Denel’s Chief Financial Officer is cautiously optimistic that the defence conglomerate is turning around and headed for financial sustainability, with major restructuring underway at the group.
Carmen Le Grange was speaking at the sixth annual Aerospace, Maritime and Defence (AMD) Conference on Friday. Hosted by Creative Space Media, it saw the Secretary for Defence, Dr Sam Gulube, captains of industry and experts look at the current state of the defence sector and examine its future. It also saw United Nations officials explain their procurement processes and opportunities for local industry.
Le Grange told the hundreds of delegates assembled at the CSIR International Convention Centre that Denel was still facing a number of challenges. In the 2018/19 financial year the company’s revenue was down 38% to R3.8 billion, compared to R5.8 billion the year before. Similarly, cash in 2018/19 was R575 million (from R1.3 billion the year before), and research and development funding R108 million (down from R769 million). Denel made a R1.749 billion loss in 2018/19 compared to R1.053 million the year before – it last made a profit in 2016.
A number of factors are making it difficult to turn things around more quickly, including low production activity, labour under-recoveries despite headcount reductions, high interest expense, cost to exit loss-making divisions and onerous contracts, and continued liquidity challenges.
However, Le Grange was confident of improvements in future years due to the R1.8 billion capital injection from the state as well as better leadership from the new board appointed in May 2018. Denel is cooperating with the state capture enquiry and Special Investigating Unit (SIU) in pursuing criminal litigation to recoup and claw back financial losses emanating from state capture.
“The future can’t not have a Denel in it,” Le Grange said. “It would not be a good thing if Denel is liquidated as we play a critical part in industry. We plan to improve in future years and in the next budget we will get a charge from the shareholder.”
To transition to the future, Denel plans to exit some areas and keep other core products and systems, namely artillery, missiles, infantry systems, the Overberg Test Range, systems integration division, cyber capabilities and Rheinmetall Denel Munition.
Strategic partnerships will be developed regarding aircraft and engine maintenance, repair and overhaul (MRO), the Rooivalk attack helicopter, unmanned aerial vehicles, maritime MRO and armoured vehicles.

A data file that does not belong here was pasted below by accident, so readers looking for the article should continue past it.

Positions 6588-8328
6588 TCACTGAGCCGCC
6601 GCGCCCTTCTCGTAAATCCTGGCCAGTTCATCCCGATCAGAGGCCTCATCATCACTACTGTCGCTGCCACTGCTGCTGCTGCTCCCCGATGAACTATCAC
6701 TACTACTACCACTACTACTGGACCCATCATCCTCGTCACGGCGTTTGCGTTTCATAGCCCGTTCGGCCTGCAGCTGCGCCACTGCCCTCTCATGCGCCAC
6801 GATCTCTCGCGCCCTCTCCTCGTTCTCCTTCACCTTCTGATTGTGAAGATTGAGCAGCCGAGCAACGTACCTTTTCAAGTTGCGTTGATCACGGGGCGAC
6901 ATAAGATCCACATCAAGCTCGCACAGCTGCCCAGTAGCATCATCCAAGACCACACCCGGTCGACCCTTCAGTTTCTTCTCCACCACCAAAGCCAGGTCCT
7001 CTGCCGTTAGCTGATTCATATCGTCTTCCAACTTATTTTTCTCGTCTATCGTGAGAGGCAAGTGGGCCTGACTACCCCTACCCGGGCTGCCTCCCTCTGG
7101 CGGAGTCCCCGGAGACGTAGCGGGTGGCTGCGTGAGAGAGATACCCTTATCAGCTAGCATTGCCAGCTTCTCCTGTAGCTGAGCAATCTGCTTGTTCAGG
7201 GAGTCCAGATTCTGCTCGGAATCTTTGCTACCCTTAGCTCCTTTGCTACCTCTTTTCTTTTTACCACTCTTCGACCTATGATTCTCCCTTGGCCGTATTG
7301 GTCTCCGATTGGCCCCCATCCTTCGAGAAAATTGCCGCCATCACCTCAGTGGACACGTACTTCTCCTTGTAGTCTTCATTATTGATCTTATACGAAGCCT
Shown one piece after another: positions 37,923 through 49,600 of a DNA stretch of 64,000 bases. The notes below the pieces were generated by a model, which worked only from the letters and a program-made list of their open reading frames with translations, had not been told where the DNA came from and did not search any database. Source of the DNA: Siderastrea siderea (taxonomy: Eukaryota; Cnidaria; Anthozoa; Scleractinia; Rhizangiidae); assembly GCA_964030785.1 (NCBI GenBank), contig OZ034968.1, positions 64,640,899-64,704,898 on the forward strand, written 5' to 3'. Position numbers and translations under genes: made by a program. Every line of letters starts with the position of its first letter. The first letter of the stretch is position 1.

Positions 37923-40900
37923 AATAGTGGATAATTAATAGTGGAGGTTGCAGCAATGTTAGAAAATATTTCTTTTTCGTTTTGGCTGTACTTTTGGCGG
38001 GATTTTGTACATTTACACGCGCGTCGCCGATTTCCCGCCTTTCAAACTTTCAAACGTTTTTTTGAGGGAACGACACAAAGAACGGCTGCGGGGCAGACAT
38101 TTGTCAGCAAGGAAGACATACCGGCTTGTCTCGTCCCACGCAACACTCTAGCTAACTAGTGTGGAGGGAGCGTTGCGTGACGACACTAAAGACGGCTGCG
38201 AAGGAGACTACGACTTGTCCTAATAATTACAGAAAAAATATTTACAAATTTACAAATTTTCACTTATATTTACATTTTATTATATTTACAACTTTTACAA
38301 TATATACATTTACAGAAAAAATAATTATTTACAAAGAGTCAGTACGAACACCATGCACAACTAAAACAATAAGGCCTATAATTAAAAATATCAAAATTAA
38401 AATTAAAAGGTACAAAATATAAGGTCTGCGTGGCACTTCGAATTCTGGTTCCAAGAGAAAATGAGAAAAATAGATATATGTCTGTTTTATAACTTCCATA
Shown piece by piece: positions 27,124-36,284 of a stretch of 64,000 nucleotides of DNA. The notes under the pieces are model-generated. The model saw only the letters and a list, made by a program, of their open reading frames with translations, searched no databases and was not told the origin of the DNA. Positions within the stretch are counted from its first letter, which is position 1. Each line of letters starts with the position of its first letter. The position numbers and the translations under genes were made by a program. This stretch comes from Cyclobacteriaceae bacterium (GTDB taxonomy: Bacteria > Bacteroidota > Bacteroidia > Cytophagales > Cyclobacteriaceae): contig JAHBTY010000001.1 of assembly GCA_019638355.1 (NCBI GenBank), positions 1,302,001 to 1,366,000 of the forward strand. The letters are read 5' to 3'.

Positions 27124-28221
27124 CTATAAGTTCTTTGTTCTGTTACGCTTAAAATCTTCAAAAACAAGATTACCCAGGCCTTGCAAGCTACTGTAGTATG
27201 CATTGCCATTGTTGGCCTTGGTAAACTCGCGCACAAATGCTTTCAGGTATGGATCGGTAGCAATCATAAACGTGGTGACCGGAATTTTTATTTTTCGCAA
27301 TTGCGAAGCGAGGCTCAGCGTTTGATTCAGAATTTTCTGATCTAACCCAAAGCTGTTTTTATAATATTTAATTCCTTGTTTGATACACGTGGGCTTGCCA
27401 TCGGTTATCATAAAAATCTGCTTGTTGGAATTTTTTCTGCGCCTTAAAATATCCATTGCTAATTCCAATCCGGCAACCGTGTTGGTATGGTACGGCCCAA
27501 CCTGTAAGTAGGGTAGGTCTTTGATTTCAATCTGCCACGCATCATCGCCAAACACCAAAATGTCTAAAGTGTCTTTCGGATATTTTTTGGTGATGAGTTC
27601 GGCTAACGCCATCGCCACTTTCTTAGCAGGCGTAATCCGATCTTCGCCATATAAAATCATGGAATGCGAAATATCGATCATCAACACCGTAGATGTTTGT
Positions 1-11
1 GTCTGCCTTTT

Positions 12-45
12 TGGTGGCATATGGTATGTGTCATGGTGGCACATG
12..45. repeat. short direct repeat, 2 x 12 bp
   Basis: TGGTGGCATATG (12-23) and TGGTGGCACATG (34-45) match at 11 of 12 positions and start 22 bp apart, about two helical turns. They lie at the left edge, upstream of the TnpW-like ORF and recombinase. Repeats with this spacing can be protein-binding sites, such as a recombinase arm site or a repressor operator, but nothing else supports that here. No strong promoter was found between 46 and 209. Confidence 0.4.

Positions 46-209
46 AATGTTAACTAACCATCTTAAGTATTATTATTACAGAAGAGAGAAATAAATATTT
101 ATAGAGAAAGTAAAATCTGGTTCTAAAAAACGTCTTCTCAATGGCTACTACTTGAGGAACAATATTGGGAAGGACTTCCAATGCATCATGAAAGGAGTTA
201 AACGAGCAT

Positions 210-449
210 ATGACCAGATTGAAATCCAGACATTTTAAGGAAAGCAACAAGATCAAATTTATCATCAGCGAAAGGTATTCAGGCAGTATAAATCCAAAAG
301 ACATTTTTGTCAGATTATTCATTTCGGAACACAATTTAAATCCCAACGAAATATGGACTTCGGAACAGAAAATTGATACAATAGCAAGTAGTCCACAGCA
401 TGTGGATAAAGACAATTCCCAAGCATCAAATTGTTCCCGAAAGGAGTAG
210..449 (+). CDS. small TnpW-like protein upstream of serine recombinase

In terms of loss-making divisions, the Group will exit the aerostructures business (it came out of the A400M contract at the beginning of this year); exit the foundry (this was built for PMP in 1970s and requires investment); exit the “huge” property portfolio; exit the Gear Ration division of Denel Vehicle Systems, as well as Denel Sovereign Security Solutions, the canine unit of Denel Land Systems, Spaceteq and insurance company Densecure. Subsidiary LMT went into business rescue this year and is now controlled by new management. Changes are also planned for the optronics side of the business.
Denel is open to investment, particularly regarding companies that can invest in equity, can provide access to additional markets, have a proven track record and protect existing jobs. Denel is currently examining 40 expressions of interest in the company.
Le Grange noted some progress in the turnaround to date. This includes an order intake of R7.8 billion in 2019/20 compared to R509 million in 2018/19; the signing of a R6.3 billion export order (the largest to date); a solid order backlog of R17.4 billion covering four years of sales revenue; exiting onerous contracts that should save R250 million per year; and the reduction of operating costs by R500 million, including R15 million at head office level.
Divesting from non-core assets can generate cash of R1.56 billion, with the first results in a 3-6 month window. Further operating cost reduction has the potential to save R500 million through the supply chain.
Le Grange said Denel has been paying critical suppliers, but not all, although Le Grange assured they would be. The company is tax compliant and has paid its staff and regulatory bodies to ensure compliance. Employee numbers have been reduced, partly through voluntary severance packages, with 3 968 employees at present, down by 900 over the last 16 months.
“We have made significant strides in the turnaround. We have competent leadership in place and a viable turnaround plan,” Le Grange said. “We continue to find cost savings and efficiencies.”